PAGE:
Bae’s mother visits him in North

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Bae’s mother visits him in North

An American man imprisoned in North Korea for the past 11 months told his mother in their first meeting since his arrest and conviction that his health is improving but is still not good, according to a Japanese media report yesterday.

Myunghee Bae, who has been allowed into North Korea to see her son, Kenneth Bae, a Korean-American, told Japan’s Kyodo News agency that his health has been improving since he was transferred to a hospital from a prison where he was serving a sentence of 15 years’ hard labor.

Myunghee Bae met with her son yesterday at the hospital, Kyodo said. The report from Pyongyang did not give any further details, but said the two may be allowed to meet again before she leaves the country.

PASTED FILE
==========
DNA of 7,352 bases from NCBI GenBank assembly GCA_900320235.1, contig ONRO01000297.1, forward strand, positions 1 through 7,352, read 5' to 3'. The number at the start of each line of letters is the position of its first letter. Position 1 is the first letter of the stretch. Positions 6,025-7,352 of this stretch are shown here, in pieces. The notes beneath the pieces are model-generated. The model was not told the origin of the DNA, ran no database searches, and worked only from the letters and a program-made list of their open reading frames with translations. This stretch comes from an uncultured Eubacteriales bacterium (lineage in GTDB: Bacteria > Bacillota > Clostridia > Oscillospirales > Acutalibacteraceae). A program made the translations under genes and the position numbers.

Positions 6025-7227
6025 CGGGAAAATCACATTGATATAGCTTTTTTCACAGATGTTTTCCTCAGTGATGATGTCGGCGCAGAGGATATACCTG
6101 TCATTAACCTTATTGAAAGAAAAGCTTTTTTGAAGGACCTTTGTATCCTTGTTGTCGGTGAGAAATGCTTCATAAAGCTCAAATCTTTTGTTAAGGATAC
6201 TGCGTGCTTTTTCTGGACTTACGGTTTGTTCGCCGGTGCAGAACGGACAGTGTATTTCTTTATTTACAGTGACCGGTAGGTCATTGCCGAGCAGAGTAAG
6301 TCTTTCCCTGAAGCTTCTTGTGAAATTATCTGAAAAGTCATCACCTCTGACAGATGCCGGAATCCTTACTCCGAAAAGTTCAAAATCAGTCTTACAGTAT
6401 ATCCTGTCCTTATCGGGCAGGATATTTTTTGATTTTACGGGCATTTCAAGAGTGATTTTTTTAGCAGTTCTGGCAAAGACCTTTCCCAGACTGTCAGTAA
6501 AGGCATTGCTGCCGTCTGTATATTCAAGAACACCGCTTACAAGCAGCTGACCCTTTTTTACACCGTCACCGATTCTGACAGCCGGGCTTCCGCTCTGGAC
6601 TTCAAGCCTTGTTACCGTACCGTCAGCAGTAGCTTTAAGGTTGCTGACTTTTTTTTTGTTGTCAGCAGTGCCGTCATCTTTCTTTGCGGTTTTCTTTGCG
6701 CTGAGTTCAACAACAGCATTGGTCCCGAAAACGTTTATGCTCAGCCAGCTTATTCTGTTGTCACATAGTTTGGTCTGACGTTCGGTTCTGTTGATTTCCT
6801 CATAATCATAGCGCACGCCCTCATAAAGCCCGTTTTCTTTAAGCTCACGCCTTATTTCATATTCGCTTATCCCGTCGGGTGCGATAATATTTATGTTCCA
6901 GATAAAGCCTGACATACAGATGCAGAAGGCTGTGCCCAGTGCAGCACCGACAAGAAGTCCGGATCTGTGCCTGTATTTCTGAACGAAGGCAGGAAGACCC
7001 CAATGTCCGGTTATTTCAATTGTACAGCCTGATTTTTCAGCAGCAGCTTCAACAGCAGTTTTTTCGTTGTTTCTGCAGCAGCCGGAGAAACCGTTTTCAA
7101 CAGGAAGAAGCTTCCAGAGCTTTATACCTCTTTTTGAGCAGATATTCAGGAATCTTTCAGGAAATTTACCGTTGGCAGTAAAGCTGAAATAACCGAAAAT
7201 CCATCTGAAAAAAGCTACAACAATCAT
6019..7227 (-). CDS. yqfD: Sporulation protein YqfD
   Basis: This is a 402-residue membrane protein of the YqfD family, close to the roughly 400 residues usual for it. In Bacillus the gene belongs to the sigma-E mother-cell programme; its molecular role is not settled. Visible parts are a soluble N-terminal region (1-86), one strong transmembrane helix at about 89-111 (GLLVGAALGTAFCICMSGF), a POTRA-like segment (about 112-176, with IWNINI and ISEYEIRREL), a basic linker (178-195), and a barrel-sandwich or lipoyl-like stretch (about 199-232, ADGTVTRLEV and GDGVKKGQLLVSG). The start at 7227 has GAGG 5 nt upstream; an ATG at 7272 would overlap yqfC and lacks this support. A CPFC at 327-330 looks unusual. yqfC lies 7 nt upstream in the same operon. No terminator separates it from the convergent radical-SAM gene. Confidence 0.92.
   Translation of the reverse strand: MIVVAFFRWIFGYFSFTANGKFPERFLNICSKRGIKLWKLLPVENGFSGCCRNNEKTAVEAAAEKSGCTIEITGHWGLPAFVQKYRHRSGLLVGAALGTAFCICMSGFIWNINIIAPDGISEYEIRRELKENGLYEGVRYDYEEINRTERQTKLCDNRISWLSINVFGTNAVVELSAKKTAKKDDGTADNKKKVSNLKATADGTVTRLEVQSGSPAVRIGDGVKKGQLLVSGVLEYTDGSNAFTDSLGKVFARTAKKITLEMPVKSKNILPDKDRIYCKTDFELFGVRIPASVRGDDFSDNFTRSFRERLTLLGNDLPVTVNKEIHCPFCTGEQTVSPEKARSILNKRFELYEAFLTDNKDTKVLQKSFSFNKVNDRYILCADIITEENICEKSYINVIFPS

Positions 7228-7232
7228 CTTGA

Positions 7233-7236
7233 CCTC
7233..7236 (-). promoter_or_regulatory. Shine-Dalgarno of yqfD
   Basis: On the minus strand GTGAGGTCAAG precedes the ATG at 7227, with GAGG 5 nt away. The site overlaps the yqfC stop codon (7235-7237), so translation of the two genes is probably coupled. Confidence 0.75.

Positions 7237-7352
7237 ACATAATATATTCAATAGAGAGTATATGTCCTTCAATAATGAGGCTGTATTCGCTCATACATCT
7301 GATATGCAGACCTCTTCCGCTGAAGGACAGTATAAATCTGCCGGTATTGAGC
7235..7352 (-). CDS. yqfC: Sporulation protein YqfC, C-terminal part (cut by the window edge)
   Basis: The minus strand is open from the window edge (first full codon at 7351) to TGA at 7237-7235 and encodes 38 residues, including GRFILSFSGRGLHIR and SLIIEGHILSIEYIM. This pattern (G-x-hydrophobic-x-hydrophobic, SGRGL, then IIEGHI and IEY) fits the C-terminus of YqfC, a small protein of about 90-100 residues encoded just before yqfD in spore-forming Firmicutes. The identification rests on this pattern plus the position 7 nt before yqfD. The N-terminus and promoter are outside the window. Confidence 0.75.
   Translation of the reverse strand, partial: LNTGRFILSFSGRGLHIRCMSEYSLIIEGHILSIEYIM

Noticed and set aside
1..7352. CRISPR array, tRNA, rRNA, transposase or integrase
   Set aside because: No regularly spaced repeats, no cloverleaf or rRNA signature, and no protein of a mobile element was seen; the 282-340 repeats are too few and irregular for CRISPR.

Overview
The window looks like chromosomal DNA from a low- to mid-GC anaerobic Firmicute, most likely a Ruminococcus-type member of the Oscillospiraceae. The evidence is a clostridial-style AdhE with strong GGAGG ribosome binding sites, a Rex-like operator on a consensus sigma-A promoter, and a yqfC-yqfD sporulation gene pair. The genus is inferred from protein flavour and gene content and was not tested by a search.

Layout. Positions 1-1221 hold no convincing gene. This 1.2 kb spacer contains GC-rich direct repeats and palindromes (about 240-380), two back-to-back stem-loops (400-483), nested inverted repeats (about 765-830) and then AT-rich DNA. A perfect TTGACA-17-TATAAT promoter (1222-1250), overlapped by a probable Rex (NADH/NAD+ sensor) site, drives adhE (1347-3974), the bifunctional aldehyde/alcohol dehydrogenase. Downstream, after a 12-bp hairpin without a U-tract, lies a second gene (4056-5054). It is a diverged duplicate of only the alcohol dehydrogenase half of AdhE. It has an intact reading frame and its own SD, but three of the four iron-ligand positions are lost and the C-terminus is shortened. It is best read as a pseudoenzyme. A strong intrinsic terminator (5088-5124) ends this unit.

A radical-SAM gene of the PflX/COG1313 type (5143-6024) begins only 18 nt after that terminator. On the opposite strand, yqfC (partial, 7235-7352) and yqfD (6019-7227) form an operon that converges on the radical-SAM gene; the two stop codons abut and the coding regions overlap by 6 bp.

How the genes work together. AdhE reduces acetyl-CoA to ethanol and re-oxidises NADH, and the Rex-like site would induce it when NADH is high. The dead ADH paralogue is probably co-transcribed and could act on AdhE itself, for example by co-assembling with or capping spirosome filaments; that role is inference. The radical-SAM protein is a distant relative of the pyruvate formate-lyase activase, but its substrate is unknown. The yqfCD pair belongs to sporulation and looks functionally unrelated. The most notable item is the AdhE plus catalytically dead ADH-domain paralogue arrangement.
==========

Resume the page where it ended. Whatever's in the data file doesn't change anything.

Kenneth Bae, a 45-year-old tour operator, was arrested last November while leading a group of tourists in the northeastern region of Rason in North Korea. He is a U.S. citizen but had been living in China for the past seven years.

He was sentenced to 15 years of hard labor, but was transferred over the summer from a prison camp, where he farmed vegetables, to a hospital because he had lost more than 50 pounds (23 kilograms). He also suffers from diabetes, an enlarged heart, liver problems and back pain, his family has said.

According to a Japan-based media outlet affiliated with North Korea, Bae’s mother was met at the airport Thursday by the Swedish ambassador, who serves as a liaison for U.S. matters in North Korea because the United States does not have an embassy there. That report, in the Choson Sinbo, said she was scheduled to stay in Pyongyang for five days.

“I came because I am worried that my son’s health has worsened,’’ the Choson Sinbo quoted her as saying at the airport. She said her visit had been approved by the U.S. government.

Kenneth Bae is at least the sixth American to have been detained in North Korea since 2009. The others eventually were allowed to leave without serving out their terms, some after prominent Americans, including former presidents Bill Clinton and Jimmy Carter, visited North Korea.

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